In this article I draw attention to semiotic phenomenology as a method to advance translation studies. I recover this method first in the works of Ferdinand de Saussure and Edmund Husserl and then present it in two theories of translation: by linguist Roman Jakobson and by philosopher Jacques Derrida. These theories are examined to assert that Jakobson and Derrida share the semiotic phenomenological focus and thus should be considered co-contributors to the semiotic phenomenological method. I also show this method at work in some of the writings by Gilles Deleuze, who makes an explicit contribution to translation theory with his concepts of ‘faciality’, ‘simulacrum’, and ‘transsemiotics’ as well as his insistence on the pragmatic aspect of translation. The latter perspective is considered to be particularly fruitful for those studies of translation that presume its significance at different levels of sociality.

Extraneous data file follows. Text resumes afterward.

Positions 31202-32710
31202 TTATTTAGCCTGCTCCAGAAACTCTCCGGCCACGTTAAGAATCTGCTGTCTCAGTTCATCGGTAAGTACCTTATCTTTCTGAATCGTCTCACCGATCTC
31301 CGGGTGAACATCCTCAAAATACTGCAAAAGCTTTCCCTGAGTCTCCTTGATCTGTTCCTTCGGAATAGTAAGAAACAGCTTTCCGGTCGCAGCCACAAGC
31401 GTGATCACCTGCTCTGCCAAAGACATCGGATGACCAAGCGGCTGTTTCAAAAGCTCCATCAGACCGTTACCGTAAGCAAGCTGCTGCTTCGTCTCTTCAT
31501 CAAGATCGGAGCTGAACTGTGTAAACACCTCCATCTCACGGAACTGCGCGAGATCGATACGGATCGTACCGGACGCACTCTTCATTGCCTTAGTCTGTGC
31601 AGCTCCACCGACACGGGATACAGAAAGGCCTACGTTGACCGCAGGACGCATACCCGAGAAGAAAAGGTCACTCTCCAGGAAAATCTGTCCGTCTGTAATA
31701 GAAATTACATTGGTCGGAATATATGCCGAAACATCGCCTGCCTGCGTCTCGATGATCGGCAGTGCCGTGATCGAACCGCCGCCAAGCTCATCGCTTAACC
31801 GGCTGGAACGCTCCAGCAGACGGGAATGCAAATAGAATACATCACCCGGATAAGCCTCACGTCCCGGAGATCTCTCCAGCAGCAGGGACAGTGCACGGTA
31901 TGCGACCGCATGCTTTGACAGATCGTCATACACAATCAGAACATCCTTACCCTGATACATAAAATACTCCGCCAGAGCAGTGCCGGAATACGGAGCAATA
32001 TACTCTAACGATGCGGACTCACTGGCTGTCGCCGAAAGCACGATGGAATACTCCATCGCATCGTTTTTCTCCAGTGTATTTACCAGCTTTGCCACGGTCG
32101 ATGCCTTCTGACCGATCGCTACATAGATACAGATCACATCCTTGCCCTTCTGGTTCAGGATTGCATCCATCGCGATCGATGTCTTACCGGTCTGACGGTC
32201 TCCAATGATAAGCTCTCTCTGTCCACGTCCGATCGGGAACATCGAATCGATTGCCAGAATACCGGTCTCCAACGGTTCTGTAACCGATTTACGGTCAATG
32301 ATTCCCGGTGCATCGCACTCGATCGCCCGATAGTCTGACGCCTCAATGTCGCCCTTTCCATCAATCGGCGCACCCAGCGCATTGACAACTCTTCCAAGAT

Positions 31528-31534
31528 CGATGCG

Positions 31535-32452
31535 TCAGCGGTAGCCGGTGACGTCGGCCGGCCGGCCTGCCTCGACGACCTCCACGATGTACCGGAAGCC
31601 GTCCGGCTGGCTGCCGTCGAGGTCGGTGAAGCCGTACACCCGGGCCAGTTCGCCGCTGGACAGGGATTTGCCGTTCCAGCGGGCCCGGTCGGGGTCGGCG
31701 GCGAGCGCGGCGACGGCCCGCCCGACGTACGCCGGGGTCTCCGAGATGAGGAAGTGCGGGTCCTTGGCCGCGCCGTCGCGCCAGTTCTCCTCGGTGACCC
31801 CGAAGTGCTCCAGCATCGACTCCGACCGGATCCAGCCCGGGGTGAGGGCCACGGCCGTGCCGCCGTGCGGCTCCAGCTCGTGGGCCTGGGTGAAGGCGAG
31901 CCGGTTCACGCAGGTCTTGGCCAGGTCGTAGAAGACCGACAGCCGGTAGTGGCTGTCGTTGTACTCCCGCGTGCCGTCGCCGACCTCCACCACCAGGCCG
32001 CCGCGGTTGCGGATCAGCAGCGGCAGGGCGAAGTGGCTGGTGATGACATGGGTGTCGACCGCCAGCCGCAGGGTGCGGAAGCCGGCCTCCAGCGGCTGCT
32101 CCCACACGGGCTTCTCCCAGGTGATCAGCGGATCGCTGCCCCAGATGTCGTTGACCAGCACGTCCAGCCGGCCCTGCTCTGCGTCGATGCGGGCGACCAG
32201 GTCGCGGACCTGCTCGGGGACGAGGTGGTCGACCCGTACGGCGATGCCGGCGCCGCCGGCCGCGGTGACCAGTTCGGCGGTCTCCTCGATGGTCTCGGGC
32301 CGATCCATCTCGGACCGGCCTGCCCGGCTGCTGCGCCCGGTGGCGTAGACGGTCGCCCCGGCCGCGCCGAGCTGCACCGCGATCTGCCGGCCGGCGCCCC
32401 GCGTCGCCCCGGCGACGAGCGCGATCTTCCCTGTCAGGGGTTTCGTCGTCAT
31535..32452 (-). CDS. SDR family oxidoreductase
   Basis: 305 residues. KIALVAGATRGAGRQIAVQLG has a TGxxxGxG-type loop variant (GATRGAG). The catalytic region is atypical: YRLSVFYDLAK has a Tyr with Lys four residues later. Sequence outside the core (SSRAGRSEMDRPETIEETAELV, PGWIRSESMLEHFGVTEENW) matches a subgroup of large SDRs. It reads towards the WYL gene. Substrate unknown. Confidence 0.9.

Baker, M. 2006.
Conflict and Translation
. London: Taylor and Francis.
Baker M., '', in Conflict and Translation, (2006) -.